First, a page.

High Performance Visuals

The science and statistics behind strategic image making.

High quality imagery is without question the single most important factor in the success of any marketing efforts. Yet the science and statistics behind successful image making remains largely overlooked. In the following article, we’ll show you how Harp uses statistics and data to engineer high performance visuals.

Written By:
Nick Martin

Published:
August 2021

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In todays visually driven, digital world the performance of your imagery largely determines the success of your business. The statistics are clear, content with high quality imagery gets 94% more views than content with ordinary imagery. Good visual content is 40% more likely to be shared. Facebook posts with images receive 240% more engagement than those without. High quality visual content is powerful and extremely valuable. For us, as professional image makers, it is our duty to consider every statistic and strategy available to inform every step of our image creation process so that we can deliver visuals that return the best possible results for our clients. 

Creating a high quality image that outperforms its competitors, involves balancing and assessing many variables. So without further ado, lets take a look at some key statistics that guide our image making process:

Simplicity

Images with more negative (white space) get 29% more likes than those that are too busy or cluttered. Keep it simple. Limit the amount of visual elements in your image to as few as possible. Make sure the product is the focus of the image.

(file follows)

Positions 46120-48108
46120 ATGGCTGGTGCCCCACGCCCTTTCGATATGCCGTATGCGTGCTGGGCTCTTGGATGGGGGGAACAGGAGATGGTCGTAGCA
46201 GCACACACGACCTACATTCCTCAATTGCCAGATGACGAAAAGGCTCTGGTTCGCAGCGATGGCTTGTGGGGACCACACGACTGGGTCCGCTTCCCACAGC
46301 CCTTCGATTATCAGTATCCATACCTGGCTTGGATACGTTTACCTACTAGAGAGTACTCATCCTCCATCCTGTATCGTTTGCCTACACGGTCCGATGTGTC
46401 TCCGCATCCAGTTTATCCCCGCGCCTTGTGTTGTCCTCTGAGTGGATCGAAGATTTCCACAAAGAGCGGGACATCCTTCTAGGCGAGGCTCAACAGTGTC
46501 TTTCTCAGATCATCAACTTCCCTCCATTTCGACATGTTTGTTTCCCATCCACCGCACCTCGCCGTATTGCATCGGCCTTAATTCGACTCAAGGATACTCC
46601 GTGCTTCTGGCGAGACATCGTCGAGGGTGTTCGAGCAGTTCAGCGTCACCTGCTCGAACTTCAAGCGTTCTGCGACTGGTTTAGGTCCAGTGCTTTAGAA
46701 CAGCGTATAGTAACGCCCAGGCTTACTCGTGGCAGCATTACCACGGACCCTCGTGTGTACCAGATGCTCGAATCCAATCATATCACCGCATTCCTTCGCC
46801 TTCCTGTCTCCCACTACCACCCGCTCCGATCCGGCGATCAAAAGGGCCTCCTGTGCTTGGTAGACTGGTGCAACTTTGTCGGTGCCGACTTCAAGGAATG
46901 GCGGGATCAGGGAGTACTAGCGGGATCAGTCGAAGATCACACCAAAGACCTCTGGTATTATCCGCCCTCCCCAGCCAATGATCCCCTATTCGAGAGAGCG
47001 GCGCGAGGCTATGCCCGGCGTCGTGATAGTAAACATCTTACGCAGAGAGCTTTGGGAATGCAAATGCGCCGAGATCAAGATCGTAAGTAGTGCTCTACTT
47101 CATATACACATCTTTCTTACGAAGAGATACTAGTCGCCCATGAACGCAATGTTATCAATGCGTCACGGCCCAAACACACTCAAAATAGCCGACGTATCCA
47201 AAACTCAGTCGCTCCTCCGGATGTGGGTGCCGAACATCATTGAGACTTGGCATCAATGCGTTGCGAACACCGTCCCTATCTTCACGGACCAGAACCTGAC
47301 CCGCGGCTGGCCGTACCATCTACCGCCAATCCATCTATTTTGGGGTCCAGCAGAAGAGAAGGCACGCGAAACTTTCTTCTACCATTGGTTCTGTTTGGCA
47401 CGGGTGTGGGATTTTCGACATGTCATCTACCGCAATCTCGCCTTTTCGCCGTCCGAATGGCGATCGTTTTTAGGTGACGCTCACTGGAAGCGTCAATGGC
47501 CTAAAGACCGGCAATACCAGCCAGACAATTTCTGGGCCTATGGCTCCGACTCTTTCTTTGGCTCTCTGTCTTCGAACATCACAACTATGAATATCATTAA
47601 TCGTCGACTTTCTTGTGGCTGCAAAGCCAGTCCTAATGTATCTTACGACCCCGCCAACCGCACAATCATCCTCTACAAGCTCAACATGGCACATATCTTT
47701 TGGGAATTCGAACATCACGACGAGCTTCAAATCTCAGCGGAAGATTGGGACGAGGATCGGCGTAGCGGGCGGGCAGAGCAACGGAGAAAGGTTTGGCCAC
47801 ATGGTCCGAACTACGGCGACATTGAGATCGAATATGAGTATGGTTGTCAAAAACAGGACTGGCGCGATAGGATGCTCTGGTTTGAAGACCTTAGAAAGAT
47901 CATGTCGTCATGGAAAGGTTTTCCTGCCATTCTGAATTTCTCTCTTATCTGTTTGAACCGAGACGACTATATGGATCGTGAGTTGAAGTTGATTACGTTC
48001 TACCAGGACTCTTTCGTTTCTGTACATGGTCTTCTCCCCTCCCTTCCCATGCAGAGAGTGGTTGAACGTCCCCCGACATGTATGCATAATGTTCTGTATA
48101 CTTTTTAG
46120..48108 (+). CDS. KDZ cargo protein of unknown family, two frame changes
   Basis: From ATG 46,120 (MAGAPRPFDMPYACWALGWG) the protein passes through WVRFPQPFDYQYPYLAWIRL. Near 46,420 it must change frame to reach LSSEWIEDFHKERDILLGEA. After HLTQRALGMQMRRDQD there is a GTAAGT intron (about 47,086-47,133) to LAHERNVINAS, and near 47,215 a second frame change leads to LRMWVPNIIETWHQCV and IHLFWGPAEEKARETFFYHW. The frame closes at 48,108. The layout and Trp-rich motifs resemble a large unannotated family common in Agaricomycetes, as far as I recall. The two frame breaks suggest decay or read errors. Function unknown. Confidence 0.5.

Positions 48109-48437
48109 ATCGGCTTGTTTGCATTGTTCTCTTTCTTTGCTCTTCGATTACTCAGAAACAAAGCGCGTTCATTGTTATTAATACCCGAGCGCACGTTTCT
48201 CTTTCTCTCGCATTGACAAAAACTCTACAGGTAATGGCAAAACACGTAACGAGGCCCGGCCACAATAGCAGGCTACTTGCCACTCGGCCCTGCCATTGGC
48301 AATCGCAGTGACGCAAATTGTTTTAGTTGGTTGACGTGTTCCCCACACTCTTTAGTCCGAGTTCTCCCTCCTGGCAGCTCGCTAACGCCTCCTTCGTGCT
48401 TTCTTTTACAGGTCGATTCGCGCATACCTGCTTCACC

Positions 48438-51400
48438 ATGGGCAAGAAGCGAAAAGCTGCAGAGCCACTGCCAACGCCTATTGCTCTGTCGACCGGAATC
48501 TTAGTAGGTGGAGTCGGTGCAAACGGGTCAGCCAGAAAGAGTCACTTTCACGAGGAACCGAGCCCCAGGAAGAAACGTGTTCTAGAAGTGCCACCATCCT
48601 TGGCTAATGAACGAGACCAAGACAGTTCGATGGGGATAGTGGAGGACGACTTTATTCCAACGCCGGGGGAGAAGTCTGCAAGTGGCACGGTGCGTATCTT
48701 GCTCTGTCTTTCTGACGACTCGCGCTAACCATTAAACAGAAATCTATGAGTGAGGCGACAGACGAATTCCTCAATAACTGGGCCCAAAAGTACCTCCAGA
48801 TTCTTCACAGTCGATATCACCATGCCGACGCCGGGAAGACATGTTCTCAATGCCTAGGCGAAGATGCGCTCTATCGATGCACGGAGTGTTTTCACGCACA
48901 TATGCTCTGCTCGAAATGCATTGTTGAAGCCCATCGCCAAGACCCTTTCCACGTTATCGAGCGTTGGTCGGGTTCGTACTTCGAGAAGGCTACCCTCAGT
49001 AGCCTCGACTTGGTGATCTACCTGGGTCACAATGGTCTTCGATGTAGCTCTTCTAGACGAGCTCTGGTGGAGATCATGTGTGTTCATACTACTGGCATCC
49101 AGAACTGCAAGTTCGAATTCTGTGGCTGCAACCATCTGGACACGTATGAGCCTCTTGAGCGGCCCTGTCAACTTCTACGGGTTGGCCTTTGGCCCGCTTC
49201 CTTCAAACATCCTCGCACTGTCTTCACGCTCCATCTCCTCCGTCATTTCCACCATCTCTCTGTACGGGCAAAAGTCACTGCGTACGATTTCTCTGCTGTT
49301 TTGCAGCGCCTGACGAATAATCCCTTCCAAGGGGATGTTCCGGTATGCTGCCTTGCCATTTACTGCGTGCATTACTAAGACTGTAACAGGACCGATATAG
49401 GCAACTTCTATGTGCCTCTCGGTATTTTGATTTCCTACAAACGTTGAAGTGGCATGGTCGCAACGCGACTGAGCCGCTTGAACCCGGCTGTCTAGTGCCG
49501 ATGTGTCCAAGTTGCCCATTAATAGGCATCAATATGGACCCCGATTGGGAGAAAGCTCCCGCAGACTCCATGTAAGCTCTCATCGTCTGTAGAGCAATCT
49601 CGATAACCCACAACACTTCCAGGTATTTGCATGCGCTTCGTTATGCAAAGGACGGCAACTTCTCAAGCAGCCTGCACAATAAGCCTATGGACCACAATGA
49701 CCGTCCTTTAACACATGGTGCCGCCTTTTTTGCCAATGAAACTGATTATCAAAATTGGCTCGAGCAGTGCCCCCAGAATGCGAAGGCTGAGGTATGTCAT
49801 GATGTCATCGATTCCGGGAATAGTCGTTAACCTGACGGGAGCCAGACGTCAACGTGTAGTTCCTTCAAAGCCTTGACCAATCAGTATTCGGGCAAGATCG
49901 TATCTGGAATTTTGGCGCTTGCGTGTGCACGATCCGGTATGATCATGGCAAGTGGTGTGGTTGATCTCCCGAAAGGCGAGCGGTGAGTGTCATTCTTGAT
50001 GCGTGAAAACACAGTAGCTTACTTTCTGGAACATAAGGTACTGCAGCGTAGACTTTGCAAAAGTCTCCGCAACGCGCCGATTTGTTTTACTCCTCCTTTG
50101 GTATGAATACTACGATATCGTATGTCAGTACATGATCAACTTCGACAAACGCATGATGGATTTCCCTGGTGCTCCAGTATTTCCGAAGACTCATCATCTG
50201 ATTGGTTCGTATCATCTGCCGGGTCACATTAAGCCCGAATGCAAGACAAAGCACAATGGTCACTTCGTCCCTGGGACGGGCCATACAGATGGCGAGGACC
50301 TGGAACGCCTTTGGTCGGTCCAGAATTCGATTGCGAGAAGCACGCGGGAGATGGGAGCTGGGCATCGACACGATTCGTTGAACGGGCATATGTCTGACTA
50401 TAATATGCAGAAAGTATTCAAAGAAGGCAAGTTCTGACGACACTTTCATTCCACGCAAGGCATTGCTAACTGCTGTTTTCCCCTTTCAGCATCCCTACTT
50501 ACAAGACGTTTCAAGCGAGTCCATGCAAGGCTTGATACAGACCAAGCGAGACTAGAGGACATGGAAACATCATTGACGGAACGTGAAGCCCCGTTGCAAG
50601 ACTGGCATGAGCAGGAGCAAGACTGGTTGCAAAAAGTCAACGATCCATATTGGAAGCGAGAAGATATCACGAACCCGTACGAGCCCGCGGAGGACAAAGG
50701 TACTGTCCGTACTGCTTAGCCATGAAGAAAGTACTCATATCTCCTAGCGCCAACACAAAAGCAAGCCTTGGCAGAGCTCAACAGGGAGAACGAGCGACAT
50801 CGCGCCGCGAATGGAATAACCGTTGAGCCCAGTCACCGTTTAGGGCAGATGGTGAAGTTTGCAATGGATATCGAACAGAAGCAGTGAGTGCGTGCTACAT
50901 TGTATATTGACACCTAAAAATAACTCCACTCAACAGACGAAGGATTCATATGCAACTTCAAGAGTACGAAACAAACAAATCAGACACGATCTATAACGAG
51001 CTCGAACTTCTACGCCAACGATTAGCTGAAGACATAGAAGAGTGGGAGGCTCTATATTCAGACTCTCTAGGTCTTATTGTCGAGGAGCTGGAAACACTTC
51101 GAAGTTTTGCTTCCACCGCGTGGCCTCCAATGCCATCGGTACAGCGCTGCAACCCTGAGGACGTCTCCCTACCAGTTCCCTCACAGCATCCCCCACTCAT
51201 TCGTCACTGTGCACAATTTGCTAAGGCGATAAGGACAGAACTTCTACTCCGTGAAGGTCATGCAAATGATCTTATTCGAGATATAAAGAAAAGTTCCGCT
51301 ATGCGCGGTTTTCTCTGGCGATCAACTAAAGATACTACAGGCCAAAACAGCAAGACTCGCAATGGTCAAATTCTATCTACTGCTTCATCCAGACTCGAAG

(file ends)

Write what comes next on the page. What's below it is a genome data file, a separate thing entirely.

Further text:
Images with more negative (white space) get 29% more likes than those that are too busy or cluttered.

Size

In studio shots, the product should take up no less than 75% of the frame and no more than 90%. In other words, don’t zoom in or out too far. Stick to this ratio and your product shots will achieve better results.

Quantity

Current research suggests that 10-12 images per product is the ideal number for optimum sales results. These should contain a mix of studio and lifestyle shots. Prospective buyers like to see as many angles as possible. This builds trust in the product and your brand. Be creative. Think of interesting ways to stand out. 

Current research suggests that 10-12 images per product is the ideal number for optimum sales results.

Optimisation

53% of shoppers will leave a mobile site if it takes more than 3 seconds to load. Load times also affect your search rankings. Make sure every single image on your site is optimised so that the file size is as small as possible (without negatively effecting image quality). We provide our clients with highly optimised versions of every visual we create.


How We Use Statistics and Data in the Image Making Process….

Step 1. Know your client, know their product and know their audience. Do your research. Ask questions. Have a thorough understanding of their business.

Step 2. Create a detailed plan & strategy BEFORE commencing the image making process. Use the data and statistics to help you make informed decisions.

Step 3. Be creative and scientific. Once you have developed a solid strategy let the science guide your creativity. Successful images come in many different shapes and forms. Explore the options and enjoy the process.

Step 4. Gather and assess the data. Find out how the images have been performing. Learn from it. Use this data to inform future decisions. The work doesn’t stop once the images are complete. Ask questions. Follow-up

Camera Angles

60% of shoppers prefer images to display a full 360 degree view of the product. Showing people exactly what they are buying is important to build trust in your product and brand and will greatly reduce return rates. Include close-ups of important features, side views, front and rear. 


60% of shoppers prefer images to display a full 360 degree view of the product.

Colour